David Miranda, who lives with Glenn Greenwald, was returning from a trip to Berlin when he was stopped by officers at 8.05am and informed that he was to be questioned under schedule 7 of the Terrorism Act 2000. The controversial law, which applies only at airports, ports and border areas, allows officers to stop, search, question and detain individuals.
The 28-year-old was held for nine hours, the maximum the law allows before officers must release or formally arrest the individual. According to official figures, most examinations under schedule 7 – over 97% – last less than an hour, and only one in 2,000 people detained are kept for more than six hours.
|Photograph: Janine Gibson|
Since 5 June, Greenwald has written a series of stories revealing the NSA's electronic surveillance programs, detailed in thousands of files passed to him by whistle-blower Edward Snowden. The Guardian has also published a number of stories about blanket electronic surveillance by Britain's GCHQ, also based on documents from Snowden.
While in Berlin, Miranda had visited Laura Poitras, the US film-maker who has also been working on the Snowden files with Greenwald and the Guardian. The Guardian paid for Miranda's flights.
"This is a profound attack on press freedoms and the news gathering process," Greenwald said. "To detain my partner for a full nine hours while denying him a lawyer, and then seize large amounts of his possessions, is clearly intended to send a message of intimidation to those of us who have been reporting on the NSA and GCHQ. The actions of the UK pose a serious threat to journalists everywhere.
"But the last thing it will do is intimidate or deter us in any way from doing our job as journalists. Quite the contrary: it will only embolden us more to continue to report aggressively."
A spokesperson for the Guardian said: "We were dismayed that the partner of a Guardian journalist who has been writing about the security services was detained for nearly nine hours while passing through Heathrow airport. We are urgently seeking clarification from the British authorities."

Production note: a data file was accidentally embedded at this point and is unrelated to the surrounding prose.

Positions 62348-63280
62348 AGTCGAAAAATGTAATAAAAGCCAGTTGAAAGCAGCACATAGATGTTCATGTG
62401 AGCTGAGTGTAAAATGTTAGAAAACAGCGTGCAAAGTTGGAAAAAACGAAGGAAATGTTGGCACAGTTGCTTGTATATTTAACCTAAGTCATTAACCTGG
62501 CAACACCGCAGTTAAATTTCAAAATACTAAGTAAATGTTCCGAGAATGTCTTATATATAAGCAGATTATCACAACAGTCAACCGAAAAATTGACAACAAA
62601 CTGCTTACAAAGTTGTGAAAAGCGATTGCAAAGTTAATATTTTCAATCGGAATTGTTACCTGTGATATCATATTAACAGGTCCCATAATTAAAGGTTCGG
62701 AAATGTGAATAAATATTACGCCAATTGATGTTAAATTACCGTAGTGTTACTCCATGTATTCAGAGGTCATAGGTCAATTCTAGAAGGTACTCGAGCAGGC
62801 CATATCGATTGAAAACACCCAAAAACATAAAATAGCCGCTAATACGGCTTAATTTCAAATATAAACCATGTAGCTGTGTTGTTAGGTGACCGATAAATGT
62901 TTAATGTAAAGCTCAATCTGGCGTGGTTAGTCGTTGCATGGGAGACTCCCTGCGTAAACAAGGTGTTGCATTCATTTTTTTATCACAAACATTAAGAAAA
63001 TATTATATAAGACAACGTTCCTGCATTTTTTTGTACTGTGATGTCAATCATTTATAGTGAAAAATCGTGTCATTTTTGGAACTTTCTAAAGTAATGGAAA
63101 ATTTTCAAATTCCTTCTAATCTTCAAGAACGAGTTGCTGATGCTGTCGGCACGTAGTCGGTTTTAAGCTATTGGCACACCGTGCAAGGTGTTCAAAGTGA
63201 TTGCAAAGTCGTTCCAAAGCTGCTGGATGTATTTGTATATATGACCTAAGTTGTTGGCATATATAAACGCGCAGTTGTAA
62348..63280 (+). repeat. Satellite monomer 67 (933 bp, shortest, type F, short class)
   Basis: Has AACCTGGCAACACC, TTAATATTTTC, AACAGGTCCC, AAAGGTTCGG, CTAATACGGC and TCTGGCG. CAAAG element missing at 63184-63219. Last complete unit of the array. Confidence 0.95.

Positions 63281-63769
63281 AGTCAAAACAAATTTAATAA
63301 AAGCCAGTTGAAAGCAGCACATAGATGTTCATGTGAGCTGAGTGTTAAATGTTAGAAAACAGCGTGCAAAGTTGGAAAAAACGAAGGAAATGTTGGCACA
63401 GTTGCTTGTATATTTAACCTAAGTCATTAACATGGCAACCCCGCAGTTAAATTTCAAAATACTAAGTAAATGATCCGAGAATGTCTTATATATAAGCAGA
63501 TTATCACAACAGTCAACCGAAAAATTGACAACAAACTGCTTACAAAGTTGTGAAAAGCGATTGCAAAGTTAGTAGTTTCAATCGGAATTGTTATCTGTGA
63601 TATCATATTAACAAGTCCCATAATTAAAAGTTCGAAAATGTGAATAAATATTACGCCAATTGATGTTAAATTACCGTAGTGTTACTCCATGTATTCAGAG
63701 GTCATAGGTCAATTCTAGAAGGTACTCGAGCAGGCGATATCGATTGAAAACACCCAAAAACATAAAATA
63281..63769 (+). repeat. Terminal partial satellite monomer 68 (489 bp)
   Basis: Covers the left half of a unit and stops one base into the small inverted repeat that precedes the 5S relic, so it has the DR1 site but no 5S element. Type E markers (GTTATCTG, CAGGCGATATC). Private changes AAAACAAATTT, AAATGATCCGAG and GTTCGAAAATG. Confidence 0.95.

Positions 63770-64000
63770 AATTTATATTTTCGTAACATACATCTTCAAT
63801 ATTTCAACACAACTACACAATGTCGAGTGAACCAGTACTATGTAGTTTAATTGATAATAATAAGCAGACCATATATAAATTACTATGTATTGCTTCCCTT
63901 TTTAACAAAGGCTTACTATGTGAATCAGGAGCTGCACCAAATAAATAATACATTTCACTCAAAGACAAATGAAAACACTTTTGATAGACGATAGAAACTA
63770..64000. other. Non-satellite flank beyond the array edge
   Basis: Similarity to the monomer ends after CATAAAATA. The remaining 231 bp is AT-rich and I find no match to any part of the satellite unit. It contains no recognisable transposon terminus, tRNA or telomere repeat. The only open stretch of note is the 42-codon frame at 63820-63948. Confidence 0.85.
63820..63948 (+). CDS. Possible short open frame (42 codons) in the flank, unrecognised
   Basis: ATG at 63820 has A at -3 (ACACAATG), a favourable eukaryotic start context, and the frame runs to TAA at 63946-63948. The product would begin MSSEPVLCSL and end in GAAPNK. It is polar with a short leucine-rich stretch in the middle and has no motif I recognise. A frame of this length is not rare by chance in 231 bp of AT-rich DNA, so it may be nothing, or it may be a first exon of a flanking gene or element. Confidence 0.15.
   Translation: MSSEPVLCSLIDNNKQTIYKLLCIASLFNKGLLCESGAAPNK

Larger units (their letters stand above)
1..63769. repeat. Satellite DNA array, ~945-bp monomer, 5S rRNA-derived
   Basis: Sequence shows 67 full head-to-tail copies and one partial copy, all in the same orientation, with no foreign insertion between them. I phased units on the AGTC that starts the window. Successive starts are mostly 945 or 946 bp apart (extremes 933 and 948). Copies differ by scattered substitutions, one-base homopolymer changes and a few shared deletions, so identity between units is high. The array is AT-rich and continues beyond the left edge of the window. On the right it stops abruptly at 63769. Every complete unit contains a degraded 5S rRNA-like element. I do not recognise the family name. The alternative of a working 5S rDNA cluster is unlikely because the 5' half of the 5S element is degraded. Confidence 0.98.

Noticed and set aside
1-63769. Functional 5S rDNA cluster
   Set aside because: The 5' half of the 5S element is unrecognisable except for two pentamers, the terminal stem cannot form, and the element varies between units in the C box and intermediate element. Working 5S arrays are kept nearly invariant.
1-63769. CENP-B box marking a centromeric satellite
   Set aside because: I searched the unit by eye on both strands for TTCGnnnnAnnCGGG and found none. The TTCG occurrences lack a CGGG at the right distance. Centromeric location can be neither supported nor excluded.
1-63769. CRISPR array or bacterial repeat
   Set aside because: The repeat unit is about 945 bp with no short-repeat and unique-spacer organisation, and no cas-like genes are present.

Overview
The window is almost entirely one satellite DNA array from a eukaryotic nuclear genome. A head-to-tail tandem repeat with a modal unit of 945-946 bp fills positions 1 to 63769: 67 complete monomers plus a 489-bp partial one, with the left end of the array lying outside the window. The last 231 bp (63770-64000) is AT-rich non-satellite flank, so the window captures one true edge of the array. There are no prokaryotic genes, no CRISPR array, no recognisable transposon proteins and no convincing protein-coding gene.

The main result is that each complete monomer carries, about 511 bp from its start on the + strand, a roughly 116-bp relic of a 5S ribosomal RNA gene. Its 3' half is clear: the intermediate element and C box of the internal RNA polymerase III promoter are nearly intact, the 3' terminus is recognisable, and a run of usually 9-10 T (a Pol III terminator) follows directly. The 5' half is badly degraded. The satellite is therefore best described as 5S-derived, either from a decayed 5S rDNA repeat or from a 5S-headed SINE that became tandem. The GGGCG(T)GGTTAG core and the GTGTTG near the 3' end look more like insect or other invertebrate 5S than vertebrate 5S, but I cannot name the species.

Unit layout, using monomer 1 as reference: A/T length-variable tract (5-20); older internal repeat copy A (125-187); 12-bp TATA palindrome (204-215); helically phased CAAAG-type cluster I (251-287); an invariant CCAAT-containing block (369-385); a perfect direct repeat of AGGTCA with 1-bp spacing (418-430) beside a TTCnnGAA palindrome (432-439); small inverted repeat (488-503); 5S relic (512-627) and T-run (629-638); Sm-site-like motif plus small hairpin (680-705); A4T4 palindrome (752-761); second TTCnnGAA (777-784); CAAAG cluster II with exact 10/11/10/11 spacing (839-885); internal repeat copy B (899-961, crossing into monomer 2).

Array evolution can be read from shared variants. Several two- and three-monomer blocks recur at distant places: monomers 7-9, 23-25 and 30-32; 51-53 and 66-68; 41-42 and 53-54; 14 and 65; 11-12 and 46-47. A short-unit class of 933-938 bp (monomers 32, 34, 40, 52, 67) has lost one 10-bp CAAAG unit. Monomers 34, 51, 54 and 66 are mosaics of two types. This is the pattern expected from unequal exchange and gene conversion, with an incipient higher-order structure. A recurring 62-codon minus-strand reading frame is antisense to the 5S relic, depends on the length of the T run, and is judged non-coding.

A spokesperson for Scotland Yard said: "At 08:05 on Sunday, 18 August a 28-year-old man was detained at Heathrow airport under schedule 7 of the Terrorism Act 2000. He was not arrested. He was subsequently released at 17:00."
There was no comment from the Home Office in relation to the detention. However, there was surprise in political circles and elsewhere. Labour MP Tom Watson said he was shocked at the news and called for it to be made clear if any ministers were involved in authorizing the detention.
He said: "It's almost impossible, even without full knowledge of the case, to conclude that Glenn Greenwald's partner was a terrorist suspect.
"I think that we need to know if any ministers knew about this decision, and exactly who authorized it."
"The clause in this act is not meant to be used as a catch-all that can be used in this way."
Schedule 7 of the Terrorism Act has been widely criticized for giving police broad powers under the guise of anti-terror legislation to stop and search individuals without prior authorization or reasonable suspicion – setting it apart from other police powers.
Those stopped have no automatic right to legal advice and it is a criminal offence to refuse to co-operate with questioning under schedule 7, which critics say is a curtailment of the right to silence.
Last month the UK government said it would reduce the maximum period of detention to six hours and promised a review of the operation on schedule 7 amid concerns it unfairly targets minority groups and gives individuals fewer legal protections than they would have if detained at a police station.
"There is simply no basis for believing that David Michael Miranda presents any threat whatsoever to the UK government. The only possible intent behind this detention was to harass him and his partner, Guardian journalist Glenn Greenwald, for his role in analyzing the data released by Edward Snowden."